The Champlain Towers South condominium complex near Miami physically collapsed in what can only be described as an awful catastrophe.
Source sends in this photo of the Miami building collapse pic.twitter.com/2jEk1klbMN
— Poso (@JackPosobiec) June 26, 2021
Many folks are baffled as to what happened… Was it a bomb, a sinkhole, or something else entirely?
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Well, fresh alarming details have surfaced that may provide light on what transpired…
Engineers had warned of “major structural damage” to the building just three years prior.
From the report, here’s a photo of some of the structural damage:
According to DNYUZ.com, a consultant discovered alarming evidence of “major structural damage” to the concrete slab beneath the pool deck and “abundant” cracking and crumbling of the parking garage columns, beams, and walls three years before the deadly collapse of the Champlain Towers South condominium complex near Miami.
The engineer’s report aided in the development of plans for a multimillion-dollar repair project that was due to begin soon — more than two and a half years after the building managers had been informed —However, the structure collapsed in the middle of the night on Thursday, trapping sleeping people in a large pile of debris.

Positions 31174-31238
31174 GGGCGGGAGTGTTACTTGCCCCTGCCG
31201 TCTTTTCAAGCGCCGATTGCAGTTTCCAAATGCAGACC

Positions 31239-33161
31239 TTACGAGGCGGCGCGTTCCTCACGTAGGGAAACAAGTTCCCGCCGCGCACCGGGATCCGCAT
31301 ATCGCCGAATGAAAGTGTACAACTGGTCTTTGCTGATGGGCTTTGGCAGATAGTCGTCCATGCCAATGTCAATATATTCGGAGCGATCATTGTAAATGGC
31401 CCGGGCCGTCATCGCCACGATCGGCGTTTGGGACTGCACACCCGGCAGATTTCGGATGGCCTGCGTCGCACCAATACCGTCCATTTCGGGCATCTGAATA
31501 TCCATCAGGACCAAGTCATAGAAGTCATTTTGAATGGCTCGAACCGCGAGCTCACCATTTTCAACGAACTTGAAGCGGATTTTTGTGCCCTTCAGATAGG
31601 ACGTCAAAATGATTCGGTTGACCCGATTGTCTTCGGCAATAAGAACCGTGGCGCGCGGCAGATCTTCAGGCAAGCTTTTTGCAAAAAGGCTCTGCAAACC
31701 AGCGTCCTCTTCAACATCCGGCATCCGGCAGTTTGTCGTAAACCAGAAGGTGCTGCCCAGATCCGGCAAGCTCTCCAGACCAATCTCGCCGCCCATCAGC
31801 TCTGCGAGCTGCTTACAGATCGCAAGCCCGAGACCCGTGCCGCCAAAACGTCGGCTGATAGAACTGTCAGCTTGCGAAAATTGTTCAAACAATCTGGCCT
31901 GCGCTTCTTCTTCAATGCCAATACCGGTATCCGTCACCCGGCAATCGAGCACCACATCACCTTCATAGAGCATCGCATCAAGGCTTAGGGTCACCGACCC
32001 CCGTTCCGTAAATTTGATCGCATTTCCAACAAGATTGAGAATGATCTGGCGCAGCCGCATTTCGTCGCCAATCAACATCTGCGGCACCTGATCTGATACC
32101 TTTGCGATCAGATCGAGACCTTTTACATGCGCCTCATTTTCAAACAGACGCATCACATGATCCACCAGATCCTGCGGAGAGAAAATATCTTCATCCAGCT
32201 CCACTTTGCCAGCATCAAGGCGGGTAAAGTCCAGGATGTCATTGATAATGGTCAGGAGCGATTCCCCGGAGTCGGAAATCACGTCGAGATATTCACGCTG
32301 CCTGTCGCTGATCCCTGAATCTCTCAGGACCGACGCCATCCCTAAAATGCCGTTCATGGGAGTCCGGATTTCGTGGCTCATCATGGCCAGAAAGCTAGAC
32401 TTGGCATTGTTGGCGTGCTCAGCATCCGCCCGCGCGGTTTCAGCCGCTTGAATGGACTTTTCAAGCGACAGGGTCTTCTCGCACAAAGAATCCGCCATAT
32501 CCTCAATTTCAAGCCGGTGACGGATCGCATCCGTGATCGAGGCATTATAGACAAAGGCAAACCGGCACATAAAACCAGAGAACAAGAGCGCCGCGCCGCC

The complex’s management association had revealed some of the issues in the aftermath of the collapse, but it wasn’t until late Friday that city officials released the 2018 report that the full extent of the concrete and rebar damage — most of it likely caused by years of exposure to the corrosive salt air along the South Florida coast — became chillingly apparent.
“Though some of this damage is modest, the majority of the concrete deterioration has to be addressed in a timely manner,” the consultant, Frank Morabito, said in his October 2018 assessment on the 40-year-old building in Surfside, Fla., describing damage near the structure’s base.
He gave no indication that the structure was at risk of collapse, though he noted that the needed repairs would be aimed at “maintaining the structural integrity” of the building and its 136 units.
Lawyers for the home association say that work was set to commence to fix the issues. They say work was just about to get started before a massive chunk of the building literally crumbled.
But critics point out that the condo board had known about these serious issues for THREE years and did nothing.
Clearly, this could have been prevented.
There are going to be a lot of lawsuits stemming from this disaster.